Are the OfS’ statutory duties clear and appropriate? How successful has the OfS been in performing these duties, and have some duties been prioritised over others?
This goes to the heart of the statute establishing the OfS, the Higher Education and Research Act 2017 (HERA). HERA explicitly aimed to institutionalise a market for higher education because former Universities Minister David Willetts believed that market competition would ‘drive up quality’. One of his successors Jo Johnson continued in that mistaken but fervently held belief as he steered HERA to become law. However the ‘disruptive’ innovators encouraged as new entrants have mostly created more problems than solutions, despite some small but distinctive successes like the Dyson Institute.
There is no space here to explore the failure of this kind of market, but one repeated motif in policy pronouncements before and since might be summarised as ‘Why won’t they do what we want?’. The answer is not that universities resist regulation (though some may do) but, more surprisingly, is that ‘You can’t buck the market’. There has always been intense competition between HE providers, for reputation and for the things which flow from that – students and research income – but often the competition is not overtly financial. Policymakers failed to understand institutional realities then, and even more so now. Policymakers introduced £9000 fees in the mistaken belief that a spectrum of fees would emerge reflecting quality differences. Anyone in any university could have told them, as many did, then that no self-respecting university would charge less than £9000, for the real reputational fear of declaring ‘low’ quality. The Higher Education Funding Council for England no doubt did advise just that, but HEFCE was of course abolished by HERA. Now we have a regulator which seems as ill-informed about institutional realities as policymakers continue to be.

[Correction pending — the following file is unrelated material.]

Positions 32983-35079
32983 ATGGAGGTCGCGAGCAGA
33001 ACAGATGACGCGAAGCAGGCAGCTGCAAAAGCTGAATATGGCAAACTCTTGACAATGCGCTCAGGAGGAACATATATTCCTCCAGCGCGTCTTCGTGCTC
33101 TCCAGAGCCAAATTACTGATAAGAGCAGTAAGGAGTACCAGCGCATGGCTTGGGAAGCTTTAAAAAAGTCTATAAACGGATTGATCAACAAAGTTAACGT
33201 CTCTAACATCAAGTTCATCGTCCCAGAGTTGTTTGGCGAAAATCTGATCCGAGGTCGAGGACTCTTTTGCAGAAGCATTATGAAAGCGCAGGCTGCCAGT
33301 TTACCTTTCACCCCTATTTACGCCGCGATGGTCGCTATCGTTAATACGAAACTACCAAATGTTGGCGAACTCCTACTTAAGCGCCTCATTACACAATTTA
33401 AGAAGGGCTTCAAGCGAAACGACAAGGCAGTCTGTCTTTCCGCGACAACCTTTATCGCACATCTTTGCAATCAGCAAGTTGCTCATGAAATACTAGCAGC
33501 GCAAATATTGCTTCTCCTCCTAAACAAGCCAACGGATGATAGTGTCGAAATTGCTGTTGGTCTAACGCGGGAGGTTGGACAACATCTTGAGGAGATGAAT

Institutions actually respond rapidly to market forces and regulatory threats. At one end of the market, conditional unconditional offers by some universities were a predictable and rational response to accentuated competition for students. A combination of shame and regulatory threat forced their abandonment. At the other end, the declining real income from home undergraduate students drives expansion of international student numbers with higher fees at the same time as well-qualified home applicants are rejected – a saga which is yet to play out but may have toxic consequences for government. And there are growing lacunae of provision in some geographical areas and in some subjects, as market behaviour which makes sense for institutions delivers irrational distribution of provision across the country. This is market failure – because we have the wrong kind of legally-enacted market, and the wrong kind of regulation. The OfS’s duties may be clear, but they are not appropriate.